In the seven years since I wrote the book, cross-training has become increasingly entrenched in the elite ranks of American runners. In enclaves such as the Nike Oregon Project in Portland, the McMillan Elite Team in Flagstaff, N.M., and the Mammoth Track Club in Mammoth Lakes, Calif., cross-training is taken very seriously. I don’t think most runners realize how seriously. For example, the Portland runners spend roughly twice as much time doing forms of exercise other than running than they do running each week. In a typical week they spend more than 20 hours doing no fewer than eight different forms of cross-training: bodyweight strength training, weightlifting, plyometrics, static stretching, dynamic stretching, hurdle drills, technique drills, and nonimpact cardiovascular training (e.g. pool running).
What benefits do they get from all that? Nobody is claiming that it transforms them into superheroes, but the runners in the group are sold on the payoff they experience, and the results seem to speak for themselves. Kara Goucher accomplished nothing but injuries in her first three-plus years after graduating from the University of Colorado in 2001. Then she joined the Nike Oregon Project and suddenly became one of the best American runners ever. She says she attributes her World Championships bronze medal, her 1:06:57 half marathon and the rest to having become a far more well-rounded athlete through the cross-training.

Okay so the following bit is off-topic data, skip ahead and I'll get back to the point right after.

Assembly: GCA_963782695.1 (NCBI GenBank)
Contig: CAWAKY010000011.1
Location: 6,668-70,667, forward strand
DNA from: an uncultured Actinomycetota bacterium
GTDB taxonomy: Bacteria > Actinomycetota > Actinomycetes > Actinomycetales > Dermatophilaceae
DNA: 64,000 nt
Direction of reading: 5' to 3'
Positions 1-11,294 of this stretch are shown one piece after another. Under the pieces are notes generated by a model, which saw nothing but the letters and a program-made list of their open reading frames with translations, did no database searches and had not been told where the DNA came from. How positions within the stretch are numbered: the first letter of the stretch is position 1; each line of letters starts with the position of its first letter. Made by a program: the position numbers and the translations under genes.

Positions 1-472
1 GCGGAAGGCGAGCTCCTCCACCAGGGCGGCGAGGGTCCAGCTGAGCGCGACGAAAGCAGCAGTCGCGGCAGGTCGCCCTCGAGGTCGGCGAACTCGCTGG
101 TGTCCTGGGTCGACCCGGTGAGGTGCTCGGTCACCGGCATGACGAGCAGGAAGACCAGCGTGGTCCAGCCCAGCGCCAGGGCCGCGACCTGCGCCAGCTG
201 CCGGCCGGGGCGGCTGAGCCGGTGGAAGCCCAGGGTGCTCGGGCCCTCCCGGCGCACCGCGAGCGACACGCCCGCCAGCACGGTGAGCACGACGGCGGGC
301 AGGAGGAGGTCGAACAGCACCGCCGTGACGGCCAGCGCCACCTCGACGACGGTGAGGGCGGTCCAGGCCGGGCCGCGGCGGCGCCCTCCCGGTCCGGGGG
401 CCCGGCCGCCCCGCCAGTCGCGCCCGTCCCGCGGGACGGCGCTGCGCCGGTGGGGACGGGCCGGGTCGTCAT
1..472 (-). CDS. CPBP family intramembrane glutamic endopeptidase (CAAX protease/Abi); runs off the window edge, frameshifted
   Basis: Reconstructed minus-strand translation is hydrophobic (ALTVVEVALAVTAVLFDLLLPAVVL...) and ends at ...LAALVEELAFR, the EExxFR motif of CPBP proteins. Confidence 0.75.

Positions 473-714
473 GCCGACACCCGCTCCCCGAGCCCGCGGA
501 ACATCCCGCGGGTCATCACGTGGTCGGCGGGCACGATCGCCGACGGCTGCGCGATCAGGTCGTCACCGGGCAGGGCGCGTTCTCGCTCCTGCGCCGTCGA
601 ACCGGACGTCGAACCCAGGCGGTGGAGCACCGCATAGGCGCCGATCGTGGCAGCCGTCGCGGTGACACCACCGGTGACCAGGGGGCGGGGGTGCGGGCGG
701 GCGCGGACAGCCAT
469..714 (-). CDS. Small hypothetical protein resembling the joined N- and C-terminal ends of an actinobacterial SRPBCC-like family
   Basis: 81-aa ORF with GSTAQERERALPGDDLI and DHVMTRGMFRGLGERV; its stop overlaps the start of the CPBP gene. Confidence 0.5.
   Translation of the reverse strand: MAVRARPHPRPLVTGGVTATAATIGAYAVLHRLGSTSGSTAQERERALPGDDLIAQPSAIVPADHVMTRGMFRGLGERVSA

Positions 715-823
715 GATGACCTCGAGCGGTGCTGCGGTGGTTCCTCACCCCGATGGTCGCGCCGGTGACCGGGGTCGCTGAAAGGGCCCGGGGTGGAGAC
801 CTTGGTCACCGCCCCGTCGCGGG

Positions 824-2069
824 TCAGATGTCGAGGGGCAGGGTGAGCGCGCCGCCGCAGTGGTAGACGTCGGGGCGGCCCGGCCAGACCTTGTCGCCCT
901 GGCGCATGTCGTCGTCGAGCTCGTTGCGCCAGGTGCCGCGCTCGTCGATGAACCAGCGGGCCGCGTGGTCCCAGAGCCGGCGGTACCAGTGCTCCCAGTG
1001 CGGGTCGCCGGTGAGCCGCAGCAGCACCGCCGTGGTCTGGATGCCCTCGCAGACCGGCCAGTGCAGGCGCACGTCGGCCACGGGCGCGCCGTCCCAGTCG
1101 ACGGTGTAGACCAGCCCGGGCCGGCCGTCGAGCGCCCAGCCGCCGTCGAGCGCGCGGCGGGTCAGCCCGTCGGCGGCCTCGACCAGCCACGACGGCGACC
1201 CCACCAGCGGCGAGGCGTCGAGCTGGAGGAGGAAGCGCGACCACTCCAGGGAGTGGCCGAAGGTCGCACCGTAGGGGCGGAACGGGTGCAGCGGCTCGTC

Dathan Ritzenhein is an even more stark example. In just a couple of months under Alberto Salazar’s program Ritz transformed from a disappointed 2:10:00 marathoner into an elated 12:56 5K runner, and a couple of months after that, a World Half Marathon Championships bronze medalist. He says the difference in how his body feels now versus before he went all-in for cross-training is stunning. “My body at 27 actually feels better than it did at 25,” he wrote on his blog. “I used to get out of bed some days and I could barely hobble to the other room.”
Obviously, even the runner who totally embraces cross-training cannot devote 20-plus hours a week to it. But he doesn’t need to. The best evidence suggests that runners of all levels will be healthier and perform better if they budget a certain fraction of their total weekly training time—however much or little it may be—toward cross-training. Elite runners can afford to simply add cross-training on top of the volume of running they would do whether they cross-trained or not. Age-group runners who cross-train usually have to reduce their running volume to make room for cross-training so that their overall time commitment to training does not increase. Again, though, the best evidence suggests that runners who do so still come out ahead.